Posted: 4:07 pm on April 13th

Linda74Sews Linda74Sews writes: I've never had an occasion to do this but looks simple enough and worthwhile. Thanks
Posted: 12:58 pm on April 4th

user-2421873 user-2421873 writes: Thank you so much! This is wonderful. Sincerely
Posted: 1:08 pm on April 3rd

Susansj Susansj writes: I think this would be quite useful for garments that are sent out for dry-cleaning. It seems to me that consideration should be given to doing something at the hems as well as they can imprint too.
Posted: 11:02 am on March 29th

bellafabric bellafabric writes: Helpful tip. Thank you for taking the time to present this instruction. But, I underline woolens.
Posted: 12:04 am on March 28th

JDtailor JDtailor writes: Why would you not underline if the fabric is so impressionable? I think it would be easier than making all those strips, and keeping everything aligned--I know from "reinforcing" cb seams with tape. It's more of a pain than it ought to be.
Posted: 11:56 am on March 27th

ayp ayp writes: Silk organza need not be all that expensive. We deal with the Dharma Trading Company for all our silk, and dye it ourselves as needed. My daughter used silk gauze from this company for a wedding veil, rather than nylon tulle as she wanted a veil with a great deal of drape ability. It came in 45" width and was just over $4.00 USD a yard. Silk organza is just a little more in cost and comes in both 45" and 54" widths. Check them out at http://www.dharmatrading.com/
Posted: 12:36 am on March 27th

fityou fityou writes: I use nude organza on light colored sheer fabrics to prevent the seam allowance from showing through to the outside.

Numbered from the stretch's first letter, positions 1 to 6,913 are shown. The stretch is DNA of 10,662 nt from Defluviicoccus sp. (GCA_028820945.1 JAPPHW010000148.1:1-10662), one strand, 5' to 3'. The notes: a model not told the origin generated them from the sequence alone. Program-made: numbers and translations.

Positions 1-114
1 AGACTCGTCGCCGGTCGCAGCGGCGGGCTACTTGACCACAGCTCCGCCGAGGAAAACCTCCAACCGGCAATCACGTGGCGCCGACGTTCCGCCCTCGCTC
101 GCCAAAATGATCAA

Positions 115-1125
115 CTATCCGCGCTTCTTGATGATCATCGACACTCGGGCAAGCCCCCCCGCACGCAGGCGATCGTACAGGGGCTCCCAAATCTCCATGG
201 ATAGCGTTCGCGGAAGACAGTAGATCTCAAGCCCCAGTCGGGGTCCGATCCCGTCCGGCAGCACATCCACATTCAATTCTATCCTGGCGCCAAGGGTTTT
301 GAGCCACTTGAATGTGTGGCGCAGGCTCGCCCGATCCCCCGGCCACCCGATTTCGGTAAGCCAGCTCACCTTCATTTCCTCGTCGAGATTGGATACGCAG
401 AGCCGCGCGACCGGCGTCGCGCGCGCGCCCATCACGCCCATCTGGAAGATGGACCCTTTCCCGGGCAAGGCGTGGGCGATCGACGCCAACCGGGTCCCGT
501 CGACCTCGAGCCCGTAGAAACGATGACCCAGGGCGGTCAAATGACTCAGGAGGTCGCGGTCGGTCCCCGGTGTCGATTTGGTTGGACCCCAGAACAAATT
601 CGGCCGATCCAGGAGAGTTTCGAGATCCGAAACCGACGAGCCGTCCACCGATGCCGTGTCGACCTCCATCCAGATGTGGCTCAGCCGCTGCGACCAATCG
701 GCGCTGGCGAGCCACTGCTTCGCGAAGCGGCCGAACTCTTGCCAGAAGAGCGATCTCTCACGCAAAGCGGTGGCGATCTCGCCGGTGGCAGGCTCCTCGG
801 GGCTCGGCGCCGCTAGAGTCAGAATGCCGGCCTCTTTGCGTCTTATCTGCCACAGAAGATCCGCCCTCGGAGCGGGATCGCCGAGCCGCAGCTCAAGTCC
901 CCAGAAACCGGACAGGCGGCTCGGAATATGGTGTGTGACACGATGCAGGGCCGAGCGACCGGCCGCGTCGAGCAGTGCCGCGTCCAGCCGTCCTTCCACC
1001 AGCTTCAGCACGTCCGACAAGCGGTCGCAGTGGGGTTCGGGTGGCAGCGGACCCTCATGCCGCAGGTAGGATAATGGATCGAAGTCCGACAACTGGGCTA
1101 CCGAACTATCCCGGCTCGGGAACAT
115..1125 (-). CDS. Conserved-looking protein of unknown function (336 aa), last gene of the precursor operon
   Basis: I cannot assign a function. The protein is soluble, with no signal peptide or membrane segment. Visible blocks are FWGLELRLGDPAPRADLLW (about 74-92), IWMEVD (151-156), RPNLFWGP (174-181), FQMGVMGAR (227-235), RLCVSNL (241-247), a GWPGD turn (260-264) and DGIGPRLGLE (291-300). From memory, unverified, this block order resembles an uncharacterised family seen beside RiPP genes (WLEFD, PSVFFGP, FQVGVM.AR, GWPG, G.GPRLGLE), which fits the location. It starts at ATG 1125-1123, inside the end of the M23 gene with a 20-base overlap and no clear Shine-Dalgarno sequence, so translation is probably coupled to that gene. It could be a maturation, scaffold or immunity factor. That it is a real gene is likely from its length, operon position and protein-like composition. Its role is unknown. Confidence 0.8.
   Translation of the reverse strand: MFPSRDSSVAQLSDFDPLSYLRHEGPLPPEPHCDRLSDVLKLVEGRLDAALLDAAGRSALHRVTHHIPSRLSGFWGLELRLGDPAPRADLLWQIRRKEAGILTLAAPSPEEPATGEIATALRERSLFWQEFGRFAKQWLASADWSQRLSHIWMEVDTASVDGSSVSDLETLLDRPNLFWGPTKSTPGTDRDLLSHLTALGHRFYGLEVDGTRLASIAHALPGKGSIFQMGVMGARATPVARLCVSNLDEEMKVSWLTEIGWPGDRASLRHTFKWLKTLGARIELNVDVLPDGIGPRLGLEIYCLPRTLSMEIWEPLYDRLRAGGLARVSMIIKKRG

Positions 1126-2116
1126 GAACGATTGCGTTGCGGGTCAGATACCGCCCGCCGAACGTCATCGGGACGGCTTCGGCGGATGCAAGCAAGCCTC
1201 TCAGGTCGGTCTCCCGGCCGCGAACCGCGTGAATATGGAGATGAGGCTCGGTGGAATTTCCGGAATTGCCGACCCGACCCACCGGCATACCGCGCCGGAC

Posted: 10:56 pm on March 26th

gfgriner gfgriner writes: Really want to try this, but may use another very light weight fabric than expensive silk organza.
Posted: 9:02 pm on March 26th

MysteryWoman MysteryWoman writes: Wonderful technique -- especially when working with satin! Thanks for this tip!
Posted: 4:54 pm on March 26th

PamOK PamOK writes: This is a great solution to imprint issues. I am always careful when I'm constructing the garment to press seams open on my sleeve roll, which allows the right side of the garment to slightly roll down and away from the edges of the seam allowance, thus avoiding imprint. But, the dry cleaners are not going to do that when they press so your effort is wasted. Thank you for sharing this technique!
Posted: 4:50 pm on March 26th

Mamato8 Mamato8 writes: When ironing these garments that may show seam impressions, usually iron the seams wrong side out, then turn right side out for the creases. I have heard, perhaps I have done it too, place paper or non fusible Pelion. between the seam allowance and the garment when pressing, but your method looks like it makes things easier in the long run.

Thank you for your tip! I'm sure it works with other fabrics too!
Posted: 4:49 pm on March 26th